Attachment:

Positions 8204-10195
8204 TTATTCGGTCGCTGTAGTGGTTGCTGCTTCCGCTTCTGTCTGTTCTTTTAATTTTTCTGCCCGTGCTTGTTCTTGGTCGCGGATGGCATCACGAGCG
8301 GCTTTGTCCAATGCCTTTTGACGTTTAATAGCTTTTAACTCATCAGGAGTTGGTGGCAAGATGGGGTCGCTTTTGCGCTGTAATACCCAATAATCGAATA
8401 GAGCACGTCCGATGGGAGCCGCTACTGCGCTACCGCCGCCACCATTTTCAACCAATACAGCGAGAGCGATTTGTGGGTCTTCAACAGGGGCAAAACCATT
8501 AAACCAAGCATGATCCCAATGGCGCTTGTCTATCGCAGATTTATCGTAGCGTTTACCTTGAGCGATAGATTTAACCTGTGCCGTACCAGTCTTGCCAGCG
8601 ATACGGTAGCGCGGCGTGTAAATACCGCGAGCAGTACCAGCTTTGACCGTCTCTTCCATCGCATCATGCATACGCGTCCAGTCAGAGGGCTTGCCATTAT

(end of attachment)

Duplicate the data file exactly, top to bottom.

Positions 8204-10195
8204 TTATTCGGTCGCTGTAGTGGTTGCTGCTTCCGCTTCTGTCTGTTCTTTTAATTTTTCTGCCCGTGCTTGTTCTTGGTCGCGGATGGCATCACGAGCG
8301 GCTTTGTCCAATGCCTTTTGACGTTTAATAGCTTTTAACTCATCAGGAGTTGGTGGCAAGATGGGGTCGCTTTTGCGCTGTAATACCCAATAATCGAATA
8401 GAGCACGTCCGATGGGAGCCGCTACTGCGCTACCGCCGCCACCATTTTCAACCAATACAGCGAGAGCGATTTGTGGGTCTTCAACAGGGGCAAAACCATT
8501 AAACCAAGCATGATCCCAATGGCGCTTGTCTATCGCAGATTTATCGTAGCGTTTACCTTGAGCGATAGATTTAACCTGTGCCGTACCAGTCTTGCCAGCG
8601 ATACGGTAGCGCGGCGTGTAAATACCGCGAGCAGTACCAGCTTTGACCGTCTCTTCCATCGCATCATGCATACGCGTCCAGTCAGAGGGCTTGCCATTAT